(Well, when I got into this, I remember it was for one term for 6 years. Now, having said that, of course my bosses, I need to listen to them. And this does not automatically mean that I am after an additional term. But the question is: How do we ensure that the reforms we have done – and when I say we, I say all – from the people who gave me the mandate to those who helped me, those in government and those not in government – how can these reforms be permanent? So that is the consultation with the bosses. How can these reforms that we worked hard for take root and result in permanent change?)

Deputy Presidential Spokesperson Abigail Valte later said the President did not say he will push for charter change in the remaining two years of his term.

“I think we’re getting a little bit ahead of ourselves. What I remember the President say was that he’s thinking about it. He didn’t say, ‘Let’s do this tomorrow.’ He did not say anything about doing it tomorrow, doing it next week, doing it in the next few months,” Valte said.

‘No LP meeting on cha-cha’

Drilon also denied reports that the LP called a meeting to discuss charter change.

“I was not in that meeting, if that meeting took place. I do not know. There is no meeting called for cha-cha,” he said.

Despite the statement of Roxas and Presidential Spokesperson Edwin Lacierda that Aquino will “listen to his bosses” on charter change, Drilon said there are no “mixed signals.”

“For me, the signals are clear. Ask those who think there’s a mixed signal. To me, Malacañang has said the President will not push for a charter amendment.”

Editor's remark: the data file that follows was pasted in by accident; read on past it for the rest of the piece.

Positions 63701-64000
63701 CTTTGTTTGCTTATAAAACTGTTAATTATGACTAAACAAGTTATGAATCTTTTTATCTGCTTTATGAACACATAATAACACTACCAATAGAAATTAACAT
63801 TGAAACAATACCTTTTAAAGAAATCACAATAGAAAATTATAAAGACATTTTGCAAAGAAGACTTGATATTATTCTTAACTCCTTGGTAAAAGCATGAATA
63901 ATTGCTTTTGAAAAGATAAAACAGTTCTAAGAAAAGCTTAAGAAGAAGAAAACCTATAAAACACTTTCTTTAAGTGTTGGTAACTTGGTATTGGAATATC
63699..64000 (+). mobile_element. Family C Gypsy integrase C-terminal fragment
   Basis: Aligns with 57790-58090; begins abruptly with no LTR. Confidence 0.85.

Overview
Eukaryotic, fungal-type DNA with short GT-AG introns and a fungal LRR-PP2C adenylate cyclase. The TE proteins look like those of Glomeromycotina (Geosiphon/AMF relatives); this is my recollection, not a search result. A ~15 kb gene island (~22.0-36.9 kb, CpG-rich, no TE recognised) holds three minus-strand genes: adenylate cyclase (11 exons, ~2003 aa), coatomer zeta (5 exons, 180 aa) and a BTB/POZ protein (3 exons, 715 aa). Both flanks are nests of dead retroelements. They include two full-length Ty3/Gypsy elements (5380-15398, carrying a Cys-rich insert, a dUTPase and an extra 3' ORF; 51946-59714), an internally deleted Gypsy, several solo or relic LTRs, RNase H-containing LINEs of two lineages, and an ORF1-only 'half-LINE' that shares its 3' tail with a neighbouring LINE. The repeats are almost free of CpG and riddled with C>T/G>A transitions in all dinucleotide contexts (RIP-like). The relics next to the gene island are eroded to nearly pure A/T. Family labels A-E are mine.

A former justice secretary, Drilon refused to comment on Aquino’s statement that he was open to changing the Constitution because of “judicial overreach” following the Supreme Court’ ruling striking down key acts under the administration’s special stimulus measure, the Disbursement Acceleration Program (DAP).

‘Trial balloon really ambiguous’

Non-LP members allied with the President reiterated that the idea of a second term for Aquino seems to be a trial balloon of the ruling party.

“You know, trial balloons are deliberately ambiguous. You have to be ambiguous so you can have wiggle room,” said Senator Antonio Trillanes IV of the Nacionalista Party.

“Maybe they are assessing, conducting a survey. Negative news reports are different from positive feedback on the ground so they may be validating the information before they can move forward or step backward,” he added.

Trillanes said if people rejected the idea, it will backfire on the LP.

For Senator Francis Escudero, the proposed second term for Aquino was meant to stop the President from becoming a “lame duck” 4 years into his term.

“Isn’t it that every time a president’s term is about to end, charter change is always discussed? I think the reason behind this is so that people will not take him for granted, so he won’t be treated like a lame duck. So that even if it’s not true, there is discussion about extending his term.” – Rappler.com